State budget deficits loom large; signals deep health insurance cuts


WASHINGTON – The budget deficits now looming over state governments will likely reach $60 billion to $85 billion in state fiscal year 2004 and constitute the largest state budget gaps in half a century, according to a Washington research and policy group report.

This worsening of state fiscal crises could force deep cuts in programs for low-income working families and especially in health care coverage, according to the Center on Budget and Policy Priorities.

Close to home. In Ohio, that fiscal year 2004 deficit number stands at $2 billion, which is a deficit of 9.2 percent of the state budget.

In Pennsylvania, the deficit number ranges from $500 million to $2 billion. This is a deficit of 2.4 percent to 9.6 percent of the state budget.

Companion. The center also issued a companion study finding that in 11 states where specific health care cutbacks have already been approved or proposed, 1 million people currently covered by Medicaid and the state Children’s Health Insurance Program – the majority of whom are working-poor parents – will be forced into the ranks of the uninsured if the cuts are fully instituted.

The study covers only those states in which measures to cut health insurance coverage have been adopted or been proposed recently by governors.

Climbing. Since most governors will not unveil proposals to close budget deficits until they release their budgets next month, the study notes that the 1-million figure is expected to climb much higher.

The two reports released by the nonprofit organization provide new estimates, based on the latest information, on the magnitude of health insurance cuts and the size of state budget deficits.

Cuts ahead. “Taken together, the reports indicate that cuts of unprecedented depth in vital basic services – and especially in health insurance for working poor and near-poor families – lie ahead,” said Robert Greenstein, the center’s executive director.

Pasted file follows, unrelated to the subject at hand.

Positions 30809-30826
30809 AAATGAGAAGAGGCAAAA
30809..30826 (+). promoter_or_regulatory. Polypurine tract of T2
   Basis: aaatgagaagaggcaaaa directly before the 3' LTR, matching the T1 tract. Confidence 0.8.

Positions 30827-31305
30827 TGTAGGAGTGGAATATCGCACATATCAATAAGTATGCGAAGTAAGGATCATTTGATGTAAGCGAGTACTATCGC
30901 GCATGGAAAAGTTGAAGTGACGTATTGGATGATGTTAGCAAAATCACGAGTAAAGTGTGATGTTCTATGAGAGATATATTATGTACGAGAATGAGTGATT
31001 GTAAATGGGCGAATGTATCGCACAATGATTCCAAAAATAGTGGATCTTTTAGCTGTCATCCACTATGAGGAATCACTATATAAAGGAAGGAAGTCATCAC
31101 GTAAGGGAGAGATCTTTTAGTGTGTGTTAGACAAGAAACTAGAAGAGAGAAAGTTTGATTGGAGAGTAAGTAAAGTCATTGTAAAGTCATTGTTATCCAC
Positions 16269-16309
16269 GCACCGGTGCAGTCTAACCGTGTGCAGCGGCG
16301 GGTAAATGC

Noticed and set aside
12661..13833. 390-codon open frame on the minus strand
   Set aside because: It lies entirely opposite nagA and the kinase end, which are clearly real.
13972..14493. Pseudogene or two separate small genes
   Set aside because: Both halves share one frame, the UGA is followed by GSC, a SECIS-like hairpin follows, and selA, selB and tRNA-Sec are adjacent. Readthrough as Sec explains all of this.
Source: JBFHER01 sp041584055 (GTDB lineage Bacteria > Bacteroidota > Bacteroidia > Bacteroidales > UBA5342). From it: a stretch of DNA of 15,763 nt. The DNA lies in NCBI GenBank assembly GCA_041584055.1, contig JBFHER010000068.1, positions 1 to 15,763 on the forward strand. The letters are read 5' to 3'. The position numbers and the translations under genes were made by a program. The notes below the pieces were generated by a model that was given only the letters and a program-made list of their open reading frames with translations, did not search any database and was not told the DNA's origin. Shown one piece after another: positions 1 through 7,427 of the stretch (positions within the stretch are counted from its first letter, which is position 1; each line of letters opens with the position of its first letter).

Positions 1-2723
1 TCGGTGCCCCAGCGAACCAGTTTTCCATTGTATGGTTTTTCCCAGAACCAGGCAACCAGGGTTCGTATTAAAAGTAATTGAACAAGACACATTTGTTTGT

“Only the provision of substantial fiscal relief to states by the federal government, a step that would also be more effective in stimulating the economy than most tax cuts under consideration, can forestall such an outcome,” he said.

Finding information. The analysis of state fiscal problems by Iris Lav, the center’s deputy director, and Nicholas Johnson, director of the organization’s state fiscal project, is based on a survey of budget watchdog groups, interviews with state officials, official pronouncements and press reports from 42 states.

It finds these 42 states are facing budget deficits totaling $60 billion to $85 billion for state fiscal year 2004, which represents 13 percent to 18 percent of state expenditures.

These deficits are at least twice as large as states faced during the recession of the early 1990s.

Adding up. The report notes that according to figures the National Conference of State Legislature recently released, these new deficits are on top of both $50 billion in deficits that states closed when enacting their fiscal year 2003 budgets and additional deficits of at least $17.5 billion in 2003 that have opened up in the months since the 2003 budgets were enacted.

“When governors release their budgets for 2004 next month and state legislatures convene, states will be faced with closing both the newly emerging gaps for the 2003 budget year and the massive new deficits for 2004,” Lav said.

“The choices states face will be stark,” Lav said.


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